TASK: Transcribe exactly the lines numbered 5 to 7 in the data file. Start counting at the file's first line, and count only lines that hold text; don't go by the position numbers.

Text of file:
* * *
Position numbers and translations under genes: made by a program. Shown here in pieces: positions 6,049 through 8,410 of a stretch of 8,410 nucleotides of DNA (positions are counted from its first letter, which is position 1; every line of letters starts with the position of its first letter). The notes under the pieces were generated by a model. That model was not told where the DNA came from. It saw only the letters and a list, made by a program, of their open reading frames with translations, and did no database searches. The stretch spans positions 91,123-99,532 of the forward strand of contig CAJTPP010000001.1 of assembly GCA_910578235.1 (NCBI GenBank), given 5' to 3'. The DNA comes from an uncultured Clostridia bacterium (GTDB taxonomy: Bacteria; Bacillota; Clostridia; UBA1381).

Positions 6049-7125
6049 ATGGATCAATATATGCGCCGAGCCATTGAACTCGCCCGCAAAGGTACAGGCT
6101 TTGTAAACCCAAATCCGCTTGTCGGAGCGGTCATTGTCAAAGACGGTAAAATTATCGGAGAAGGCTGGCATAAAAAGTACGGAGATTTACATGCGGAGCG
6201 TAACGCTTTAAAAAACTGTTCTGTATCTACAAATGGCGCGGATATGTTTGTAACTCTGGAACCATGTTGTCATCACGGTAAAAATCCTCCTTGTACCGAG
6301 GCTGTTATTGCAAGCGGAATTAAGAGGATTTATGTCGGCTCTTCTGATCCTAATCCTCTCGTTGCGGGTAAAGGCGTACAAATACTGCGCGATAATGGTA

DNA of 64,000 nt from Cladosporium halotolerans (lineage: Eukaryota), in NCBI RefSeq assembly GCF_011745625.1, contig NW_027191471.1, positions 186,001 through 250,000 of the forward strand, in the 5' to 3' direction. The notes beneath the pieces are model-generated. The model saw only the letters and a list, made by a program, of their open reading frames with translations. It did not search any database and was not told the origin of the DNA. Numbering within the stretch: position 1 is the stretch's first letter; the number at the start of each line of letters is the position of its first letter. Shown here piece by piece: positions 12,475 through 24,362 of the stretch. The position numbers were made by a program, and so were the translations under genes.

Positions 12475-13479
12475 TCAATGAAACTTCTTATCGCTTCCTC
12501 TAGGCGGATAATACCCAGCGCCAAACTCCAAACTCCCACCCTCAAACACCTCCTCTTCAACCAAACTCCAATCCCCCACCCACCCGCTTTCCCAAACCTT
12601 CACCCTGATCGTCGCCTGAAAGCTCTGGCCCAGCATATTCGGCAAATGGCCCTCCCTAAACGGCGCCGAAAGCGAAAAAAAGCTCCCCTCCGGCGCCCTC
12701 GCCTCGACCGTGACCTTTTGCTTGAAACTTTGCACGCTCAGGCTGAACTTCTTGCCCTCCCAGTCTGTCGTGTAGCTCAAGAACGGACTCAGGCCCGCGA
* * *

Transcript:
6201 TAACGCTTTAAAAAACTGTTCTGTATCTACAAATGGCGCGGATATGTTTGTAACTCTGGAACCATGTTGTCATCACGGTAAAAATCCTCCTTGTACCGAG
6301 GCTGTTATTGCAAGCGGAATTAAGAGGATTTATGTCGGCTCTTCTGATCCTAATCCTCTCGTTGCGGGTAAAGGCGTACAAATACTGCGCGATAATGGTA

DNA of 64,000 nt from Cladosporium halotolerans (lineage: Eukaryota), in NCBI RefSeq assembly GCF_011745625.1, contig NW_027191471.1, positions 186,001 through 250,000 of the forward strand, in the 5' to 3' direction. The notes beneath the pieces are model-generated. The model saw only the letters and a list, made by a program, of their open reading frames with translations. It did not search any database and was not told the origin of the DNA. Numbering within the stretch: position 1 is the stretch's first letter; the number at the start of each line of letters is the position of its first letter. Shown here piece by piece: positions 12,475 through 24,362 of the stretch. The position numbers were made by a program, and so were the translations under genes.